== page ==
VALENTINE’S Day is about so much more than one day of romance, a Port Elizabeth relationship counsellor told her audience recently, outlining how to turn that day’s sparkling feeling into a sustainable “happily ever after”.
Ria Coetzee was addressing a high tea held at the Slipperfields wedding venue ahead of Valentine’s Day.
Although the latest survey published recently by the South African Institute of Race Relations in Johannesburg showed that the number of marriages registered every year is declining despite an increasing population, Coetzee is a strong advocate of married life.
She held up her wedding band to show how its shape echoed that of the letter “o”, which in both Afrikaans and in English is the first letter in the word “our” (“ons”). It was important to see married life as a shared journey.
“If you are married, you are over the stage of ‘you’ and ‘I’, you are now at the ‘us’ stage.”
However, that did not mean that marriage was easy.
“What happens to people’s smiles in a relationship? Bad things do happen, life is not always smooth sailing and sometimes he may not want to talk for days,” Coetzee said.
Her advice was “always be the first to forgive – not because you did anything wrong but because you value the relationship”.
“Love does not keep a record of wrongs,” she said, quoting from the New Testament’s Corinthians, a passage often used in wedding ceremonies.
“In relationships there is always one who will be quicker to say ‘sorry’ but don’t dredge up old fights. You can’t do anything, it is rotten, move forward. The five most important words in your relationship are: ‘I am sorry, forgive me’.”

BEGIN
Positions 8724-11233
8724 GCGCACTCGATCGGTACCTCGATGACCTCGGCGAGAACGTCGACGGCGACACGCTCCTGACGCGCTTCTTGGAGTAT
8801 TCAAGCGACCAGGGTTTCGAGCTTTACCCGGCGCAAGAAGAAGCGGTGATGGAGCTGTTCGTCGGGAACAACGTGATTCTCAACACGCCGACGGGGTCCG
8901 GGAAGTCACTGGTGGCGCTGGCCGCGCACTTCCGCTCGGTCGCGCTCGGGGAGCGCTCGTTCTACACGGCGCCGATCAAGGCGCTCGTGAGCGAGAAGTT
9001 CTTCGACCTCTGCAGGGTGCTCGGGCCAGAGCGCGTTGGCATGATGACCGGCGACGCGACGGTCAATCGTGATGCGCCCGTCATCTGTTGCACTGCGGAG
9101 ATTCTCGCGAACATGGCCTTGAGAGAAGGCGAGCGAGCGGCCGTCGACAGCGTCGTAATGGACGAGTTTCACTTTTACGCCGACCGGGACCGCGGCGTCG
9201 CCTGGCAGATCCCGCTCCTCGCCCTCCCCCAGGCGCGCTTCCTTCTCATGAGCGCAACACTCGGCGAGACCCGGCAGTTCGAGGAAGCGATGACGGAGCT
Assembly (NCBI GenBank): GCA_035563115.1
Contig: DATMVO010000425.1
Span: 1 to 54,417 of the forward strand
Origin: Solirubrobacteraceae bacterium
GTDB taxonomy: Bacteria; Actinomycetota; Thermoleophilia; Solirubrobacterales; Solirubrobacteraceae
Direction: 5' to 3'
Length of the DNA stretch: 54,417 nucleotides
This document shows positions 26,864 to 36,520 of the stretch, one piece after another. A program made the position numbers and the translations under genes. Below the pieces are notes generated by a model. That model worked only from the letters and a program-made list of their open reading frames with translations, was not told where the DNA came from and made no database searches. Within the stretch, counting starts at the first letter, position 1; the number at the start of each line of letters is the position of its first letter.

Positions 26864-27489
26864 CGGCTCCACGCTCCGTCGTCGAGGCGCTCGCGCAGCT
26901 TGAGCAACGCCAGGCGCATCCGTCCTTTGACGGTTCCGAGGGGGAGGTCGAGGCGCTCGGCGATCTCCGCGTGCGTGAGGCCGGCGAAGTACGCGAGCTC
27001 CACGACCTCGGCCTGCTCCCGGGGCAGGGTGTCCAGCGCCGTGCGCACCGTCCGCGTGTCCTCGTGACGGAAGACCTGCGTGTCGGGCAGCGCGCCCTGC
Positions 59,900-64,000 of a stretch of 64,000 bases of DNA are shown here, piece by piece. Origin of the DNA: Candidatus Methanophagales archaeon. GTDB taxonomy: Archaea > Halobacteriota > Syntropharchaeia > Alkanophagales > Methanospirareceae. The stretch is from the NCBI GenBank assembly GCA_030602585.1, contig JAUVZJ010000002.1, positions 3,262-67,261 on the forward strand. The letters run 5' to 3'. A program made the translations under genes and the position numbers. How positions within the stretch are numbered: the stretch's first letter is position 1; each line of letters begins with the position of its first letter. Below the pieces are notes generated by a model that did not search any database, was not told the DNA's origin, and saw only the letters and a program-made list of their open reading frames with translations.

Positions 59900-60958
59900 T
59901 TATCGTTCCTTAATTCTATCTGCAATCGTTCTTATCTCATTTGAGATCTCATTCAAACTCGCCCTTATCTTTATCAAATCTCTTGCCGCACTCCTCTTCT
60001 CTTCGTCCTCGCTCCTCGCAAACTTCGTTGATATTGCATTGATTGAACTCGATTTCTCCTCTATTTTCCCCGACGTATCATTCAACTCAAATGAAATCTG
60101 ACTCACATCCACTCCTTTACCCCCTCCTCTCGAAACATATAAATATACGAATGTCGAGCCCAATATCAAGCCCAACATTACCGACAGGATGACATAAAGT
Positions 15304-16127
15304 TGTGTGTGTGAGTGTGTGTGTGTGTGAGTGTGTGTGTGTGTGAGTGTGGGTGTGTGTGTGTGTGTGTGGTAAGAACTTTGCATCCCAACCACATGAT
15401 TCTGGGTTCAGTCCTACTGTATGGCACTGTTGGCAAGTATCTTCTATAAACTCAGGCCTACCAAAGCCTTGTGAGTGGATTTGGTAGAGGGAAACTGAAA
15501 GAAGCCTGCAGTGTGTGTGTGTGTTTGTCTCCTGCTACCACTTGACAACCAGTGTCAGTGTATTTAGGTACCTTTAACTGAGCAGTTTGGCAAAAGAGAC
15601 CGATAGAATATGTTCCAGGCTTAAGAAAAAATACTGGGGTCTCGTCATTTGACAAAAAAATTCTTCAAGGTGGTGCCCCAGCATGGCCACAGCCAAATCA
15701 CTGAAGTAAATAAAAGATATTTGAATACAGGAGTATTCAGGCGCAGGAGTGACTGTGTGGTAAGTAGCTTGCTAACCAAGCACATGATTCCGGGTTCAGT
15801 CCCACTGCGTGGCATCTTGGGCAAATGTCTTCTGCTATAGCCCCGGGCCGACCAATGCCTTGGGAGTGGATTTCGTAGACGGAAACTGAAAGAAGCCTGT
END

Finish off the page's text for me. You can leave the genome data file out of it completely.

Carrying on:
She also said that remaining in love was a choice, not chance
“Nobody falls in love by choice, it is always by chance, but, nobody falls out of love by chance, it is always by choice.
“And you can choose. Attitude is also a choice and sometimes you need to visualise a positive picture.
“If you treat someone with respect, you will begin to feel respect for them,” she said, adding that although this may seem like she was “simplifying” the process, our feelings did often follow behaviour.
“You can’t pick up a table and put it in the corner by yourself, but you can do it with the help of a second person.”
It was the same with a relationship: one person alone could only do so much, but for it really to work, both needed to work together on the marriage.
“Love is about work. We feel the way we feel because we do the things we do.
“I have been married for 38 years and have been counselling for 38 years and I have never stopped learning.”
One thing she had learnt, was that love was “unbelievably powerful”.
“It hurts so much if you don’t have it: life is about relationships and love is the glue in the relationship. Remember, though, that it is best used as a verb, not as a noun.”
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